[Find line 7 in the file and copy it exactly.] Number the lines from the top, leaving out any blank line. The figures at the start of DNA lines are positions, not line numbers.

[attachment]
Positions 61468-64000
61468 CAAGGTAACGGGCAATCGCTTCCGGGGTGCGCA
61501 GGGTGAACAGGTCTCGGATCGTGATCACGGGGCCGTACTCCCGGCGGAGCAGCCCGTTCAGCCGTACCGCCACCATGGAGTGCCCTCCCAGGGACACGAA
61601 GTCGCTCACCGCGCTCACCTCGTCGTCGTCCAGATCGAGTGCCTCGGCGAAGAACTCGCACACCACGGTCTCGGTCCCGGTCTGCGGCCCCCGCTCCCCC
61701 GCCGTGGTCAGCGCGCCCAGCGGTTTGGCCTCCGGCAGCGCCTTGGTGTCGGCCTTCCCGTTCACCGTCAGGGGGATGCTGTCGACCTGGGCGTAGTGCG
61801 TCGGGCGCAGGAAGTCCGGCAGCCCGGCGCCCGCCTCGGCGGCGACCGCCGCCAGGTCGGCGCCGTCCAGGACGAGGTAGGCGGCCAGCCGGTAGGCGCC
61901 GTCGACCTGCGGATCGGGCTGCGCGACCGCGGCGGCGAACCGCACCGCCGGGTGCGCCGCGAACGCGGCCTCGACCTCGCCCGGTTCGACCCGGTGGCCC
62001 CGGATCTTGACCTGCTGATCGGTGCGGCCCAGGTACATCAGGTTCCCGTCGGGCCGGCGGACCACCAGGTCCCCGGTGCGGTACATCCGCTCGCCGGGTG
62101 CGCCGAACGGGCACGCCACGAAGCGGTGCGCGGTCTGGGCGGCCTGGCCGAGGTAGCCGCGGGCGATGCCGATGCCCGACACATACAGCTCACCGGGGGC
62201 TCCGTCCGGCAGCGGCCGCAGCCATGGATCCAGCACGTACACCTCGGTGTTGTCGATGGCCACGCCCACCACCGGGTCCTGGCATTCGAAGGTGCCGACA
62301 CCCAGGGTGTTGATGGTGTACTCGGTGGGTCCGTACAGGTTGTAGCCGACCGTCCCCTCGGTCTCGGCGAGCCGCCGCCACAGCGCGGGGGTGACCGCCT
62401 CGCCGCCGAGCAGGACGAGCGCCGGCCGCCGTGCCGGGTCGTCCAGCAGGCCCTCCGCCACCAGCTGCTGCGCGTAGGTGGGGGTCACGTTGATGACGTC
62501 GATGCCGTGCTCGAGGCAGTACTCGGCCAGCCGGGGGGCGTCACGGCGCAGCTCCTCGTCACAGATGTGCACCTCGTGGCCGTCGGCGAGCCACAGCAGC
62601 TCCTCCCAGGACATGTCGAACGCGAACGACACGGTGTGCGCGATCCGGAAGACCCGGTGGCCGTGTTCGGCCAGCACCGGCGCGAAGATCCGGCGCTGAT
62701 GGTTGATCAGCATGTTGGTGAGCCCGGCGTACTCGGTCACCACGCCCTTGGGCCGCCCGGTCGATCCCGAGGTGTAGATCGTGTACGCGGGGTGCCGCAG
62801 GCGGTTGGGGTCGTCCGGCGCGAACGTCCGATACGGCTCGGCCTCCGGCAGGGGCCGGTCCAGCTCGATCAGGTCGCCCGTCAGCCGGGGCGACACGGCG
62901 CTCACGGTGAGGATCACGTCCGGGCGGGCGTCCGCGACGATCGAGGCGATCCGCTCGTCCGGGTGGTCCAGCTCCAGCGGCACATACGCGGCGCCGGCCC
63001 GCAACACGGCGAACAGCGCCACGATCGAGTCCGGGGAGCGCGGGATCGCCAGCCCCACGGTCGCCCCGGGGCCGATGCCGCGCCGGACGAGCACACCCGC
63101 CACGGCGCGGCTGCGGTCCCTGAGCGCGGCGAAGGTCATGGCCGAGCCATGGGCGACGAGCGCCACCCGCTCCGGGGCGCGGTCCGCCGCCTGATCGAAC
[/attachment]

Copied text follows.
61901 GTCGACCTGCGGATCGGGCTGCGCGACCGCGGCGGCGAACCGCACCGCCGGGTGCGCCGCGAACGCGGCCTCGACCTCGCCCGGTTCGACCCGGTGGCCC